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U.S. Carmakers to Report July Sales Data

From the Associated Press

DETROIT -- U.S. automakers are expected to register a dramatic decline in July vehicle sales from a year earlier when heavy discounts stoked near-record sales. At the same time, high gas prices are driving many buyers toward more fuel-efficient models, a segment Asian manufacturers still dominate.

Sales of new cars and trucks, to be reported Tuesday, are expected to total about 1.54 million units, a 15% decrease from July 2005, according to estimates by automotive information service Edmunds.com in Santa Monica.

Nevertheless, July should be stronger than June, when 1.5 million vehicles were sold in the U.S., said Michael Maroone, president and chief operating officer of AutoNation Inc., the country’s largest auto retailer.

Many customers last month were “waiting for the next incentive program,” he told the Associated Press.

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Summer incentives have paled in comparison with those last year, when the domestic automakers offered customers the chance to buy vehicles at the discounted prices their employees paid.

With General Motors Corp., Ford Motor Co. and DaimlerChrysler’s Chrysler Group all running the programs, 1.8 million vehicles were sold last July. That made for a seasonally adjusted annual sales rate of 20.8 million units -- the highest since October 2001.

Some customers probably will continue to hold out for discounts, which they are accustomed to seeing in the summer, Edmunds.com President Jeremy Anwyl said.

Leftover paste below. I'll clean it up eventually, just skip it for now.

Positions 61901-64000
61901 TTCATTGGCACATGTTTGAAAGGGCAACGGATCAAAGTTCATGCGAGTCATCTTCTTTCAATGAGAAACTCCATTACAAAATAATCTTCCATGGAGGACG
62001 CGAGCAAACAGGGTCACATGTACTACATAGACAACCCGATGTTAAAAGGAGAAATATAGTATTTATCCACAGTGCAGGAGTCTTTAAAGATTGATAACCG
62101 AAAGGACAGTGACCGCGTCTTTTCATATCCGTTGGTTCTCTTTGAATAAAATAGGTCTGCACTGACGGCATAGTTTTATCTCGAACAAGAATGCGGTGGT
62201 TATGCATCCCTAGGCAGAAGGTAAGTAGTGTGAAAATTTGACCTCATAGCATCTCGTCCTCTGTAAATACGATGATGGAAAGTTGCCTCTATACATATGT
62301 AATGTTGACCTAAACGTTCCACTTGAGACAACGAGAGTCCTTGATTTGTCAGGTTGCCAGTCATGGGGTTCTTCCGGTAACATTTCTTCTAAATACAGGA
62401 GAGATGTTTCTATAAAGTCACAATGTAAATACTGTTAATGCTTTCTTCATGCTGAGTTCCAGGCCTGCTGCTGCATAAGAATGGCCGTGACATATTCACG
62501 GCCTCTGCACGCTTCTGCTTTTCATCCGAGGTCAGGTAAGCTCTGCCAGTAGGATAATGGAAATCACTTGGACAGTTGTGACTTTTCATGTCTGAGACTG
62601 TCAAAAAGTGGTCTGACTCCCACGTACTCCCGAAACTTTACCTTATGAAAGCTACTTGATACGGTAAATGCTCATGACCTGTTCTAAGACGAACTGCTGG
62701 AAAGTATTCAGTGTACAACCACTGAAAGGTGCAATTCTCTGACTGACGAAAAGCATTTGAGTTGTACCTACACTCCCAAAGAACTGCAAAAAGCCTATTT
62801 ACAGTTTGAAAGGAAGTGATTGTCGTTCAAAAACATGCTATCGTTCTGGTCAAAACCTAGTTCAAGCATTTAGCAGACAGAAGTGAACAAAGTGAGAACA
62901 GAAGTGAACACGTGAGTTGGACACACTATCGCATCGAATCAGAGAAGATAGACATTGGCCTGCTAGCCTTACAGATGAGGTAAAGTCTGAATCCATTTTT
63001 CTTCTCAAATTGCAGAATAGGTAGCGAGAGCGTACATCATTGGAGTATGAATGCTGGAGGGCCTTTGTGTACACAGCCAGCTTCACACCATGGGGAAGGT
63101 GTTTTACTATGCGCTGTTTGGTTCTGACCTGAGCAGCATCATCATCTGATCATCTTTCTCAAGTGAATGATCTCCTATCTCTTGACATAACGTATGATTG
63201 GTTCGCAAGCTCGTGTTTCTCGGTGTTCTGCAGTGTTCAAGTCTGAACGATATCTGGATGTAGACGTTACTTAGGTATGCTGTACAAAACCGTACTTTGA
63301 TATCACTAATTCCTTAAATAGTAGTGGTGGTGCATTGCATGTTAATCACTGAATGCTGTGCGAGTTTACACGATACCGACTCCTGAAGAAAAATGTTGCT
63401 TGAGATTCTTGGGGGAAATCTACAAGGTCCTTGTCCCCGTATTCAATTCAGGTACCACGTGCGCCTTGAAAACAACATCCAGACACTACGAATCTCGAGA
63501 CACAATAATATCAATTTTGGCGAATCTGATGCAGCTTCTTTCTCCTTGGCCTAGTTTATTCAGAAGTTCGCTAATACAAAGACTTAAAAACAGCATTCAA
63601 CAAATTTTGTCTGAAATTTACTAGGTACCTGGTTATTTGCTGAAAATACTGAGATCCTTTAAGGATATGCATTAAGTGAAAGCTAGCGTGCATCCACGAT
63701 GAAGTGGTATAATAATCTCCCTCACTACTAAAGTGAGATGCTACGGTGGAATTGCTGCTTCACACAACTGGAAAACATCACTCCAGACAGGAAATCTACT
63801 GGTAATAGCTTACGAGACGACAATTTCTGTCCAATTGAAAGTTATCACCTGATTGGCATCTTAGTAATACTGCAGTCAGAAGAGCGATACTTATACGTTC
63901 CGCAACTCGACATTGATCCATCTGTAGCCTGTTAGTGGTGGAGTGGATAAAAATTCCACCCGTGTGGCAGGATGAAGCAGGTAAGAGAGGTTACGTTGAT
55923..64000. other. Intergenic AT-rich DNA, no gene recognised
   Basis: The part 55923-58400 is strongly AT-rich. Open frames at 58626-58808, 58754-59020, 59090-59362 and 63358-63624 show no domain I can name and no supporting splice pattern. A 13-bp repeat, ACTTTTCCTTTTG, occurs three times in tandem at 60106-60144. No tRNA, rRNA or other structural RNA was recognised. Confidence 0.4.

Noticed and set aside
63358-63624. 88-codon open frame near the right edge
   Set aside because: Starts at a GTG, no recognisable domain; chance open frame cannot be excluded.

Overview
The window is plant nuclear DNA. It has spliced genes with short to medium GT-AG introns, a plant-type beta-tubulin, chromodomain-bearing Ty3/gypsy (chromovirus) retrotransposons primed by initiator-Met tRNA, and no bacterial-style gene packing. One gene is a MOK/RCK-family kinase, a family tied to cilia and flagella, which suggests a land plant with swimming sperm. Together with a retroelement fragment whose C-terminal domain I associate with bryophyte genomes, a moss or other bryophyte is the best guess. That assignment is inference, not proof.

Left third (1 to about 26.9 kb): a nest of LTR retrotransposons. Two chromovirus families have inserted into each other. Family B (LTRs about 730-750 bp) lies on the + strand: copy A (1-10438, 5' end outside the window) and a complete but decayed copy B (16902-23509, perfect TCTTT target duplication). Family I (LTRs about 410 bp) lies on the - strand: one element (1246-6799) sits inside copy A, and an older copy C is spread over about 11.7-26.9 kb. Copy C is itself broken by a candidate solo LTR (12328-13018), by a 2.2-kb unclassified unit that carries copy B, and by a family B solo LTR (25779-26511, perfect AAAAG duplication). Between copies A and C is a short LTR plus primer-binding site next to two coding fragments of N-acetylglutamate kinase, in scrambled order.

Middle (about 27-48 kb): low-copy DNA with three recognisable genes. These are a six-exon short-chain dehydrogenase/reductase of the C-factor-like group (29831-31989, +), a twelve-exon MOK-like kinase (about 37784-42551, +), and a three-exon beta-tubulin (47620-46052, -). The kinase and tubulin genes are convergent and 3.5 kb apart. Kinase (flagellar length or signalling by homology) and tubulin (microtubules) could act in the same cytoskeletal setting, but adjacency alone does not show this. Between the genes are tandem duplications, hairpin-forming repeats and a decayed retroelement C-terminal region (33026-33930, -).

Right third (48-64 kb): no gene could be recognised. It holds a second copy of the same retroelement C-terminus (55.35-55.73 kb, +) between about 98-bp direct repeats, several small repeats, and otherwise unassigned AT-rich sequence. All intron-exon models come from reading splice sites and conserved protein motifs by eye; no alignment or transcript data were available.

“It’s a game of chicken between the deal seekers and the car companies,” he said.

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Motorists looking for blowout deals this year for the most part have been disappointed. Only Chrysler is running the employee discount promotion, which it resumed at the end of June, offering 10% off sticker prices, along with three-year, interest-free financing, on most 2006 models.

Ford has been offering five-year, no-interest financing on most models, along with a prepaid debit card that can be used to buy as much as $1,000 of gas. The promotion ends today.

GM has been trying hard to wean itself from incentives but has not cut them completely. It offered interest-free financing for as long as six years on most of its models for one week ending July 5 and recently began offering discounts and no-interest financing on specific models until Sept. 5.

Slower sales of large sport utility vehicles and pickup trucks are leaving GM, Ford and Chrysler Group particularly vulnerable. The domestic Big Three depend on big trucks for much of their sales and profits.

From the Associated Press

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The Week Ahead

Today

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* Treasury bill auction.

* Avon Products, MetLife, Tyson Foods and UAL release quarterly earnings.

Tuesday

* Commerce Department reports on personal income and spending for June. Data on construction spending for June also are expected.

* Institute for Supply Management reports on activity in the manufacturing economy during July.

* Automakers release sales figures for July.

* Archer Daniels Midland, Burger King Holdings, Eastman Kodak, Electronic Arts, Hilton Hotels, InterActiveCorp, International Paper, Molson Coors Brewing, Sirius Satellite Radio, Valero Energy, Verizon Communications and Vonage Holdings release quarterly earnings.

Wednesday

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* Cigna, Las Vegas Sands, MasterCard, Napster, Procter & Gamble, Prudential Financial, Starbucks and Time Warner release quarterly earnings.

Thursday

* The nation’s largest retailers announce July sales figures.

* Labor Department reports on weekly jobless claims.

* Commerce Department reports on factory orders for June.

* Freddie Mac reports on mortgage rates.

* CBS, DreamWorks Animation SKG, Duke Energy, Gateway, Marsh & McLennan, MGM Mirage, Morningstar, Revlon, Sprint Nextel, Tyco International, Univision Communications and Warner Music Group release quarterly earnings.

Friday

* Labor Department reports on employment for July.

* Berkshire Hathaway, Occidental Petroleum and Washington Post release quarterly earnings.

Saturday

* Deadline for auto parts maker Delphi . to file its plan to emerge from bankruptcy protection.

From the Associated Press


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